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Finding a Good SEO Job

27 September 2011 BY

One of the most important and difficult questions when starting a career is deciding where to work. In SEO choosing a good first role is essential as it will form the basis of what you will learn and what sort of work you will be exposed to.

As the process can be a bit difficult and just about every SEO company is hiring at the moment (or at all times it seems) I thought it would be worth leaving a few tips to new entries into the community or people thinking about a career change.

Questions anyone looking to get into SEO should ask their future employer:

What is the Team Structure?

I know this one can be a bit hard to figure out when you’re in the interview process as you don’t want to overstep your bounds when you get the inevitable question “do you have any questions for us”, but you should have a good idea of what access you will have to what people, whether you will get exposed to all types of work or whether you will be placed on an assembly line in some dingy basement, and so forth.

Who would be your line manager?

There are a lot of phenomenal SEOs out there who I doubt make very good managers and from whom you may not learn a great deal. Ultimately, the best situation (in my personal view) would be to go someplace where they are quite open about the fact that they are going to drop you right in it – but the right people will be there to support you and teach you new things. I know this will get a lot of negative feedback but I genuinely believe you can teach yourself to do basic SEO quite well from material that is available online – what you really need is people who will help you learn from your mistakes and give you the opportunity to make them.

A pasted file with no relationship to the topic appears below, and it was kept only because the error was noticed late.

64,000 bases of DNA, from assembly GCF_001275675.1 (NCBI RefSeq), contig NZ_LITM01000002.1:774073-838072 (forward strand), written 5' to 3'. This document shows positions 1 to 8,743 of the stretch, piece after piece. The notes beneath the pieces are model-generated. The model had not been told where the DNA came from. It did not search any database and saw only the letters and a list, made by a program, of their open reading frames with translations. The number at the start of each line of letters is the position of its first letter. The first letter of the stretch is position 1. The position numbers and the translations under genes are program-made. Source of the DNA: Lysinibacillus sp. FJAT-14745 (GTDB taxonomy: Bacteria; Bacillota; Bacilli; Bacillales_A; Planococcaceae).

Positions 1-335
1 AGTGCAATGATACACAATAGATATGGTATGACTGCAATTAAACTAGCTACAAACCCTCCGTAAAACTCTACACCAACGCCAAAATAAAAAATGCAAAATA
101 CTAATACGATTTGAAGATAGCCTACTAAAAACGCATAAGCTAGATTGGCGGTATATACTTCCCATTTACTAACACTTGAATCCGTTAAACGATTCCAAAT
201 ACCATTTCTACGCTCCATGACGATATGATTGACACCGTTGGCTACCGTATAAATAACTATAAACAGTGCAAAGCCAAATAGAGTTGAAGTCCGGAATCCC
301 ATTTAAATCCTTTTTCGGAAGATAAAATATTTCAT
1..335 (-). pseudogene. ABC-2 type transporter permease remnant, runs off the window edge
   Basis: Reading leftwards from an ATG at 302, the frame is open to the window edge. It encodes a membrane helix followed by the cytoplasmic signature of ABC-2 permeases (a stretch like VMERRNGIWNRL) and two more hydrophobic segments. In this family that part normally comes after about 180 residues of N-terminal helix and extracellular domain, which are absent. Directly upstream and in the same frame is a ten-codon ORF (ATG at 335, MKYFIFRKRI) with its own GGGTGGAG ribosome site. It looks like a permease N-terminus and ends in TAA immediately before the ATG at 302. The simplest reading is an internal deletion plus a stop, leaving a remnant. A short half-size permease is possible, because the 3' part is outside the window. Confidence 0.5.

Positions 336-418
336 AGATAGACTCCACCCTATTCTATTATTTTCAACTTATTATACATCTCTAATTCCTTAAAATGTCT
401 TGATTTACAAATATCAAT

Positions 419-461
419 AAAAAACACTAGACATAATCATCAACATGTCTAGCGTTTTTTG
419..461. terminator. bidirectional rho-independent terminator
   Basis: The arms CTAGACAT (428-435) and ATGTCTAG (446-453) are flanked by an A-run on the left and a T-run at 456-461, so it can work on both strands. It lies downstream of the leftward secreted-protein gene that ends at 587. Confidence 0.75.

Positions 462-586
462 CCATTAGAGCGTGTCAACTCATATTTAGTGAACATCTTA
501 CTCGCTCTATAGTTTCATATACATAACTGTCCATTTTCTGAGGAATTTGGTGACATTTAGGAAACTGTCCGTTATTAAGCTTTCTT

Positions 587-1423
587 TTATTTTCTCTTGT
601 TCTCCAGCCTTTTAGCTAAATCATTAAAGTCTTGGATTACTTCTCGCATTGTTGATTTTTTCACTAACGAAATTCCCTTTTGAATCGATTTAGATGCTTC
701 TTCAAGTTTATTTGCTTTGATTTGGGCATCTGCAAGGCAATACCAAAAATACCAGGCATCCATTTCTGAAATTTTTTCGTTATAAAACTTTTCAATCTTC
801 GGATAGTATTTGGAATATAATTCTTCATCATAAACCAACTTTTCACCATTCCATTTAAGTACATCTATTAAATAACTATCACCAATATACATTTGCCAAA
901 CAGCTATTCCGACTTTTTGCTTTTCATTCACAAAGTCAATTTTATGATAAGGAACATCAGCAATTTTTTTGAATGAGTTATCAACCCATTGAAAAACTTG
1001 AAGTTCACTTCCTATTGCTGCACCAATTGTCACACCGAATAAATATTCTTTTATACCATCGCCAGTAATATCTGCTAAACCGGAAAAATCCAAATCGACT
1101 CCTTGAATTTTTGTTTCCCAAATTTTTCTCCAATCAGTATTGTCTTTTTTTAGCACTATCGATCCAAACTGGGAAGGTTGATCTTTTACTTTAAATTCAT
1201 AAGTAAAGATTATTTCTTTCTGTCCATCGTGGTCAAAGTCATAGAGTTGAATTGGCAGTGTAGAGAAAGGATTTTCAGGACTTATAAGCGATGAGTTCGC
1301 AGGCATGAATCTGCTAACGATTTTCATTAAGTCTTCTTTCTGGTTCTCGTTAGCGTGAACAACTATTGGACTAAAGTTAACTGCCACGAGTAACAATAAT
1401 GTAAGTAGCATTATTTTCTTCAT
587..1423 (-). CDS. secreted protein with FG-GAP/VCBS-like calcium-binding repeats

What sort of progression can I get within this company?

As many of you will know, I’ve worked for a small niche SEO agency and I currently work for one of the largest media agencies in the world – so I’ve been exposed to very different ways of working. One thing that seems fairly constant across the industry is that getting a solid and honest answer about “how will I progress from here” is not always a straightforward answer – and if it is, for me personally it’s not a place I’d want to work but to each their own!

Option 1:

What you’ll hear: “Well we tend to move people from the associate level, to the executive level, to a specialist role, up to…”